Tuesday, January 27, 2009
Monday, January 19, 2009
I’m writing this post from seat 41C on BA 285 to
That said, the 7am minicab ride to the airport was killer; it took 2 hours to get to LHR this morning due to the rain and traffic. Next time I will leave on an afternoon flight and take the Piccadilly line to the airport. Aside from this, my last weekend in
Saturday evening Keenan’s Dad arrived from
Well, this is the end of my winter break. Good fun! We hosted four visitors, saw two new cities (
Friday, January 16, 2009
Afterwards, I hustled over to the California House to meet with Matthew Daines and some fellow UC alumni to plan social events for UC alumni residing in Greater London. Many of you know that I am a runner. Each year the California House participates in the British 10K Run as a fundraiser for a scholarship fund to bring UC students to the UK. Expressing my interest in the 10K run, I somehow got wheeled into coordinating the event in July. No big deal. After coordinating the IASTE conference, this sounds like a piece of cake. Anyone interested, please feel contact me! I’m actually excited, as I haven’t ran in a race in two years. Then I tubed over the Waterloo to have drinks with Keenan’s new friends that he met at the annual Thanksgiving Dinner.
New Friends in London:
It also turns out that my friend Howard, whom I met through my college roommate is in town on a month-long business trip. I haven’t seen him in five years; he was living in
On Thursday, Erin made her way to Clapham and we ventured to
Good friends lunching at Bierodrome (Belgian) in Clapham:
Walking near Liverpool Street:
Dinner of "curry" on Brick Lane:
Monday, January 12, 2009
Keenan returned to work on Monday, and to keep myself entertained, I’ve been visiting London’s many splendid museums (which are free by the way). Tuesday I found myself at the impressive National Gallery at Trafalgar Square, home to more than 2,000 Western European paintings starting from the 1500s. Since I recently visited the El Museo Nacional del Prado in Madrid, I skipped the Renaissance paintings and focused on the 19th-20th century paintings of Monet, Van Gogh, and Renoir, aka the Impressionist Movement. It’s a wonderful museum, so definitely stop by for an afternoon while you are in the area.
National Gallery on a cold London afternoon:
This week my friend Erin from grad school is in town. Since this is her first trip to London, we did some leisurely sightseeing along the South Bank, starting at the Millennium Bridge to the London Eye to Westminister/Big Ben, and then we stopped off at the Tate Modern on our way back to the London Bridge Tube Station. The Tate Modern is housed in a former power station on Bank side of the River Thames. Across the museum is the beautiful St. Paul's Cathedral. For all you modern art lovers, the Tate Modern is a must.
Walk along the Southbank, London Eye, Big Ben, and the River Thames (gorgeous!):
The next day we met up in South Kensington to visit the Victoria & Albert Museum, another excellent museum. Entering through the main entrance, you'll see Chihuly's beautiful chandelier hanging from the V&A's main dome. I missed the Chihuly Exhibition at the DeYoung Museum in San Francisco over the summer -- we were tied up with moving, getting married, and classes, but glad to see his art in person. I particularly enjoyed the Cold War Modern Design: 1945 -1970, which War – very interesting! The exhibition closed yesterday – very glad that we explores the developments in art, design, architecture, and film during the Cold were able to see it. One more museum on my hit list, the British Museum, and a return visit to the Tate Modern on the weekend (it's open till 10PM on Friday and Saturday).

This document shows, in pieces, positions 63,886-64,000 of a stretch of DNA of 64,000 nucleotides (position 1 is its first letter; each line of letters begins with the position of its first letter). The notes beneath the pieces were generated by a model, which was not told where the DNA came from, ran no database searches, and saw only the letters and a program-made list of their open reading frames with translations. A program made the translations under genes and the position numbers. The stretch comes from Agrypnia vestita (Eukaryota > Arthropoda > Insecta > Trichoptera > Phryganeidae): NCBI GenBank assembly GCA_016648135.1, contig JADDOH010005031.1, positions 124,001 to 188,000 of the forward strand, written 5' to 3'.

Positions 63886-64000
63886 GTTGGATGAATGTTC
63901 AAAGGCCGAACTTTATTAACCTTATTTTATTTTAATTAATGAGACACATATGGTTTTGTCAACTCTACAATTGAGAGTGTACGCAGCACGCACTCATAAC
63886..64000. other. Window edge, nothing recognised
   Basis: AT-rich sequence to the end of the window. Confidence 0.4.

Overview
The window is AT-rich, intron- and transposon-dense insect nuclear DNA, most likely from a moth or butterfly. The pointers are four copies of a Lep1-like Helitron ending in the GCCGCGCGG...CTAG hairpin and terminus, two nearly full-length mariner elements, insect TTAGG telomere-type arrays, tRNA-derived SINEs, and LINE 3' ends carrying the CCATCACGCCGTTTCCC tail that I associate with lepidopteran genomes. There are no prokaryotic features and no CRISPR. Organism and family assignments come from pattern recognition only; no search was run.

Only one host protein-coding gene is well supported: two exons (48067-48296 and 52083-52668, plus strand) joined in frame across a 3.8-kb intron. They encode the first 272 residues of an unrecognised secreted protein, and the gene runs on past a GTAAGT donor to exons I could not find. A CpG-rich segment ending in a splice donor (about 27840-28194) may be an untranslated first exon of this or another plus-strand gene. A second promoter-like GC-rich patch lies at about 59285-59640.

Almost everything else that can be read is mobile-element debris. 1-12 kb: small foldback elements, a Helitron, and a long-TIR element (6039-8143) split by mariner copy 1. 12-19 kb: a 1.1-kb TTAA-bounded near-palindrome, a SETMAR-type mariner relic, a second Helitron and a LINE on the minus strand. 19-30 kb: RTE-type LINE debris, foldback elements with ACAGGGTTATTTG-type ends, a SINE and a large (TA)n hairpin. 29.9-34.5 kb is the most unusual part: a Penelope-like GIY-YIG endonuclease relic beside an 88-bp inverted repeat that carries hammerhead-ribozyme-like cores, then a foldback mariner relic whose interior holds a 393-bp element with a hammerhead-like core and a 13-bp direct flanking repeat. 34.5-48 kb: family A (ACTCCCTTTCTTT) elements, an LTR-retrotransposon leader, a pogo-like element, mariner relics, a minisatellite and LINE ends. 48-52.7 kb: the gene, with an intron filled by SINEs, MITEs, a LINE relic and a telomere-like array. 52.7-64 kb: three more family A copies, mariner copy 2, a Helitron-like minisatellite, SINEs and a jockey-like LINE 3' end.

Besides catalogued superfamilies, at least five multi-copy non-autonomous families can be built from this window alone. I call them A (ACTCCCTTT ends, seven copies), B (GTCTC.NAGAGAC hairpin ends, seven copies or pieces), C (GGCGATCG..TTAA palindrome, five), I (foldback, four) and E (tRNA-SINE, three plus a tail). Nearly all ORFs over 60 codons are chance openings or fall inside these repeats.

Saturday morning Keenan and I went to explore the neighborhood of Notting Hill, a fashionable area with pretty white Victorian rowhouses. Of course, everyone knows Notting Hill as the set location of the 1999 film with Julia Roberts and Hugh Grant, and home to the famous Portobello Market. It would have been lovely except it was freezing cold!! Keenan and I had to cut our stroll short and hide out at a local pub while our fingers thawed. We’ll be sure to visit Portobello Market when the weather is um…a bit warmer. I have the say, the weather in London is fickle-- it literally changes by the hour. No joke. The other morning, we woke up to snow flurries and then an hour later it was bright and sunny, albeit cold. Later on in the evening, we met up with a group of American ex-pats at Gordon's Wine Bar on the Embankment. Small, underground wine bar, and always packed! Good times!
Lovely Notting Hill and World War II masks on Portobello Rd. for the history buff:
Sunday our friend Jan invited us over for brunch at his flat in Covent Garden. You have to love the Europeans -- they sure know how to enjoy life. We ended up having a 5 hour "brunch" complete with polenta w/sausage, dessert, tea, and lots of wine. It was the perfect Sunday afternoon, and all his friends are wonderful. Many of them just returned from their holiday travels in Australia, Israel, and Switzerland. The Brits and the Europeans travel a lot! They use their 26 vacation days to the fullest, and weekends too! "Hey Keenan, how about a weekend at the Swiss ski-resort Davos in February?" Pleasure to meet everyone!